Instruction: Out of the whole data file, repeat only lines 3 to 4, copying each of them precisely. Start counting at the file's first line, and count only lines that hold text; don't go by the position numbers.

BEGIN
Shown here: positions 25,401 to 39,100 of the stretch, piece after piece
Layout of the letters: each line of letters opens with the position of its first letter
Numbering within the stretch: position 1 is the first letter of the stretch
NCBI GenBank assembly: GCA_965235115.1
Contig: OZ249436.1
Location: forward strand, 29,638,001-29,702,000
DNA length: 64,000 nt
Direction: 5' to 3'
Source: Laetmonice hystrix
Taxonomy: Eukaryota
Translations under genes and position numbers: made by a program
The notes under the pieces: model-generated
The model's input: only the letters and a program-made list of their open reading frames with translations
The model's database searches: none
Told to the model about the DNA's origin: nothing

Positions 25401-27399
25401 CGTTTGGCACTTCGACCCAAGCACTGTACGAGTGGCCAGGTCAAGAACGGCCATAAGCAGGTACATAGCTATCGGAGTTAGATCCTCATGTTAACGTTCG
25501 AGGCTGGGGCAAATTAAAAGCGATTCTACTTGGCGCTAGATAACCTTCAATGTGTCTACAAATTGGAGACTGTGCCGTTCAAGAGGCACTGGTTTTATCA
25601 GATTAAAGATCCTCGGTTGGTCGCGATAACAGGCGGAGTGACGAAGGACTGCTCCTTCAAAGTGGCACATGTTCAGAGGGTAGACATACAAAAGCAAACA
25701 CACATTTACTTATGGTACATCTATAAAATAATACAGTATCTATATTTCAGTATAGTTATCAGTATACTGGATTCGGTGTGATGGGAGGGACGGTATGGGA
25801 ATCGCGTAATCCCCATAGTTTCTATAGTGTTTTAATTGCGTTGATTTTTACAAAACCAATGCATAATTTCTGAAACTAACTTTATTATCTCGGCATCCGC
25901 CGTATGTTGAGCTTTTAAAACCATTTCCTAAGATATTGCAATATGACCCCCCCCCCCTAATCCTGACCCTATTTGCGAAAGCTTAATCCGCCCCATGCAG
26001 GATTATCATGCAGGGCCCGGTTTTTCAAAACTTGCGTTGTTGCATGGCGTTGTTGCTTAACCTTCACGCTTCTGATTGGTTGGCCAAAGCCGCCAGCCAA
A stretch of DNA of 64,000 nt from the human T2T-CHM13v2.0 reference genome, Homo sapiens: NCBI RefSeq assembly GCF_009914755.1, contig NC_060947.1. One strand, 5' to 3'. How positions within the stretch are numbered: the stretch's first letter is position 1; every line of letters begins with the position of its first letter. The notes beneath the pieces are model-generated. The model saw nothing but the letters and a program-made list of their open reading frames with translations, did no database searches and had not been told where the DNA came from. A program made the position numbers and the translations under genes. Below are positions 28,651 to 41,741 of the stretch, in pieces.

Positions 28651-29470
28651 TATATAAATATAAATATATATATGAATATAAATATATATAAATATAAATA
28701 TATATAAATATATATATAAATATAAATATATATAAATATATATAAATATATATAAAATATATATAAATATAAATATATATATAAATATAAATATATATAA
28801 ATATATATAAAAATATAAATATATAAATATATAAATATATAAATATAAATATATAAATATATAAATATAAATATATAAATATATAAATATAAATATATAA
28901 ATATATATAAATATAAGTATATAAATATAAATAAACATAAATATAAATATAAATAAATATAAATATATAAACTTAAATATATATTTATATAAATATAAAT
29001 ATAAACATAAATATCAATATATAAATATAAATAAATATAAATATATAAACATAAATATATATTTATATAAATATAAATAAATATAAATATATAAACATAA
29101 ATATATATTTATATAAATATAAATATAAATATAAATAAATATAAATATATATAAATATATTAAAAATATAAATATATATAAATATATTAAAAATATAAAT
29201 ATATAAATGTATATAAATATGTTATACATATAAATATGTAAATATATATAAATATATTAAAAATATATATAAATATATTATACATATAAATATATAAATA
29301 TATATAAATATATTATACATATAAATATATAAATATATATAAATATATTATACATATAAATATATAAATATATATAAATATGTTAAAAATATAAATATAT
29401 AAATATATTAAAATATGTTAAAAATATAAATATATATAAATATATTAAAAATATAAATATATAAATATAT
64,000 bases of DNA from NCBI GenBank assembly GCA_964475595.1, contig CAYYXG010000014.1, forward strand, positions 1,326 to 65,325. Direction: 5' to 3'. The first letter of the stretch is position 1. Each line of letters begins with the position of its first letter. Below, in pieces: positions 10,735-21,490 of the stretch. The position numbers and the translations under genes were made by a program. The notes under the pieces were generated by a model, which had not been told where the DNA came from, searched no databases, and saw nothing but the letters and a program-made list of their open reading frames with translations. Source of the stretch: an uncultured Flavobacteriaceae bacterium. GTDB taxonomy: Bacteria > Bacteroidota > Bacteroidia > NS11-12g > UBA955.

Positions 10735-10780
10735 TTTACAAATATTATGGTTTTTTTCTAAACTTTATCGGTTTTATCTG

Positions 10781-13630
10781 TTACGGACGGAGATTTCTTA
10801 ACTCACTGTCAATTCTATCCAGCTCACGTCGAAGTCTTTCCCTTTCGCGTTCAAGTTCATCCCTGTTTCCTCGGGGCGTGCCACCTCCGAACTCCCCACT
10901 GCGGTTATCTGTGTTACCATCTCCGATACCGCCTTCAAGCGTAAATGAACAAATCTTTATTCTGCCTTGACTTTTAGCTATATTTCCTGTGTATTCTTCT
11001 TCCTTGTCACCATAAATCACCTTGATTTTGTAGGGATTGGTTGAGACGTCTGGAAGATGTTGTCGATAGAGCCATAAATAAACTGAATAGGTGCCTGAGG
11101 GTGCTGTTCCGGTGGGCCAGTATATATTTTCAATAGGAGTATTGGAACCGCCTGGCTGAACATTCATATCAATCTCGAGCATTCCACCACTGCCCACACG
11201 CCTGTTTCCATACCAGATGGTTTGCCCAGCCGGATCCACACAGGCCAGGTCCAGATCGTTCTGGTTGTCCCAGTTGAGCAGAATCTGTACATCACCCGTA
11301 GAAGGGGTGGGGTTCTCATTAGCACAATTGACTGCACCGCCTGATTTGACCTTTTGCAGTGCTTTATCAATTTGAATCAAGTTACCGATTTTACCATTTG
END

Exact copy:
Numbering within the stretch: position 1 is the first letter of the stretch
NCBI GenBank assembly: GCA_965235115.1